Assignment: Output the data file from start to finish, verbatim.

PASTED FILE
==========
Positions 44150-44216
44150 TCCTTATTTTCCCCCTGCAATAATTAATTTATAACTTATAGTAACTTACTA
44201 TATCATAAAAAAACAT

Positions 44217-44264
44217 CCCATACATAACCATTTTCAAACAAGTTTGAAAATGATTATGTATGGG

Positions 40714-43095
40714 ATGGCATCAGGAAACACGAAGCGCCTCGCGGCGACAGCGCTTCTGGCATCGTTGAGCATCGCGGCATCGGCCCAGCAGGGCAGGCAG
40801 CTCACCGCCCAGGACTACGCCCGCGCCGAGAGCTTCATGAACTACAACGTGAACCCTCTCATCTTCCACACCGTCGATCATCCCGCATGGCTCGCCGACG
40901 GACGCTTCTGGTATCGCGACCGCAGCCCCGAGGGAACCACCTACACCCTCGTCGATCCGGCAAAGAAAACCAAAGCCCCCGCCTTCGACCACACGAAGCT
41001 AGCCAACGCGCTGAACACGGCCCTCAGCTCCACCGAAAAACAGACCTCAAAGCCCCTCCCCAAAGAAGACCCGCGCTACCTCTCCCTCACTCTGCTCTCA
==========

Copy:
Positions 44150-44216
44150 TCCTTATTTTCCCCCTGCAATAATTAATTTATAACTTATAGTAACTTACTA
44201 TATCATAAAAAAACAT

Positions 44217-44264
44217 CCCATACATAACCATTTTCAAACAAGTTTGAAAATGATTATGTATGGG

Positions 40714-43095
40714 ATGGCATCAGGAAACACGAAGCGCCTCGCGGCGACAGCGCTTCTGGCATCGTTGAGCATCGCGGCATCGGCCCAGCAGGGCAGGCAG
40801 CTCACCGCCCAGGACTACGCCCGCGCCGAGAGCTTCATGAACTACAACGTGAACCCTCTCATCTTCCACACCGTCGATCATCCCGCATGGCTCGCCGACG
40901 GACGCTTCTGGTATCGCGACCGCAGCCCCGAGGGAACCACCTACACCCTCGTCGATCCGGCAAAGAAAACCAAAGCCCCCGCCTTCGACCACACGAAGCT
41001 AGCCAACGCGCTGAACACGGCCCTCAGCTCCACCGAAAAACAGACCTCAAAGCCCCTCCCCAAAGAAGACCCGCGCTACCTCTCCCTCACTCTGCTCTCA